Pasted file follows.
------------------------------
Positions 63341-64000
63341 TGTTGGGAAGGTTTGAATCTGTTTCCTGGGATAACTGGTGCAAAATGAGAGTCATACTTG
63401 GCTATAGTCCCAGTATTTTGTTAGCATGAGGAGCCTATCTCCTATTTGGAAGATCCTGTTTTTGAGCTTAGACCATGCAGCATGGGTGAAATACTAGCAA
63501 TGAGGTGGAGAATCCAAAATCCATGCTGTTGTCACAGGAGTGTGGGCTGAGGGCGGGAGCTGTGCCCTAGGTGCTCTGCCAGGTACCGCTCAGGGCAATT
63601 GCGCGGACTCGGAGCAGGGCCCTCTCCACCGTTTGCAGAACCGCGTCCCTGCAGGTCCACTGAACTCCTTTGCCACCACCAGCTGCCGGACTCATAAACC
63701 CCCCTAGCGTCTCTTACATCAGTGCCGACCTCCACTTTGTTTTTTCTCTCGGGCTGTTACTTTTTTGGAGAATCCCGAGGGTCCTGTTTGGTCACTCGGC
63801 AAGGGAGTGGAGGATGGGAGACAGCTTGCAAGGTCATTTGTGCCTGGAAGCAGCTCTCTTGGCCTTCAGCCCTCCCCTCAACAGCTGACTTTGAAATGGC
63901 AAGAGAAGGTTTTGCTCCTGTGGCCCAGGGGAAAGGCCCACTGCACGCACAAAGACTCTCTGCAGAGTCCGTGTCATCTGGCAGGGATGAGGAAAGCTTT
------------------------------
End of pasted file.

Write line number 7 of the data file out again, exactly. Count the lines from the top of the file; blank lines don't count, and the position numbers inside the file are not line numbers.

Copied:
63801 AAGGGAGTGGAGGATGGGAGACAGCTTGCAAGGTCATTTGTGCCTGGAAGCAGCTCTCTTGGCCTTCAGCCCTCCCCTCAACAGCTGACTTTGAAATGGC